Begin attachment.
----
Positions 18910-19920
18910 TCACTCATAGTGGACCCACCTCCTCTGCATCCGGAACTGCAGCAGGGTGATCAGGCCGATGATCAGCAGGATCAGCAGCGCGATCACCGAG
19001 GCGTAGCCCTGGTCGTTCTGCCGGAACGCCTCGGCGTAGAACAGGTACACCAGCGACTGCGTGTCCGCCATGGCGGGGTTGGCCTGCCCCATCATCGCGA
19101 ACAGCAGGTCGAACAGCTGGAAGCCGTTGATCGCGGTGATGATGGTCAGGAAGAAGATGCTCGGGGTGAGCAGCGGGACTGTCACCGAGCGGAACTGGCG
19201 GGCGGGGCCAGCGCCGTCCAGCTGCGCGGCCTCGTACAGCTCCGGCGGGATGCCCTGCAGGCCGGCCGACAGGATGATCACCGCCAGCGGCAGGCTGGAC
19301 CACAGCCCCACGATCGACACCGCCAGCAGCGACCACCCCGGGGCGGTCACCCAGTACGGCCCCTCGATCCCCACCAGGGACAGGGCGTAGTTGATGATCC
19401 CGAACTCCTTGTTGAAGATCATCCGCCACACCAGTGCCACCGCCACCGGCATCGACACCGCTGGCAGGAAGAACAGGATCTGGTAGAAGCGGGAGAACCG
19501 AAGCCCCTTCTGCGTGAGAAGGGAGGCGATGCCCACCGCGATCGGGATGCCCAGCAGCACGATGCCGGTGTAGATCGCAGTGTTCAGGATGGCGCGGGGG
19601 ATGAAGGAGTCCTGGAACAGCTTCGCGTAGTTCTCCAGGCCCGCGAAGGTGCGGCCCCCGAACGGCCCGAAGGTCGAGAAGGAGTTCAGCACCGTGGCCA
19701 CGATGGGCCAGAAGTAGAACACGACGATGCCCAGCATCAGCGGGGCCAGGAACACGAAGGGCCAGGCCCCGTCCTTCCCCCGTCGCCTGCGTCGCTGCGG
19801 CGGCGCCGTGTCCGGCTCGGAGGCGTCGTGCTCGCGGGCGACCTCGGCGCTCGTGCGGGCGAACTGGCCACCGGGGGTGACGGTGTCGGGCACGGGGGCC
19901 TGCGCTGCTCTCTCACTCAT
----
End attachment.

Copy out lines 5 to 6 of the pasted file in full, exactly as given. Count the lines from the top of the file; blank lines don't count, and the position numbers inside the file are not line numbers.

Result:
19201 GGCGGGGCCAGCGCCGTCCAGCTGCGCGGCCTCGTACAGCTCCGGCGGGATGCCCTGCAGGCCGGCCGACAGGATGATCACCGCCAGCGGCAGGCTGGAC
19301 CACAGCCCCACGATCGACACCGCCAGCAGCGACCACCCCGGGGCGGTCACCCAGTACGGCCCCTCGATCCCCACCAGGGACAGGGCGTAGTTGATGATCC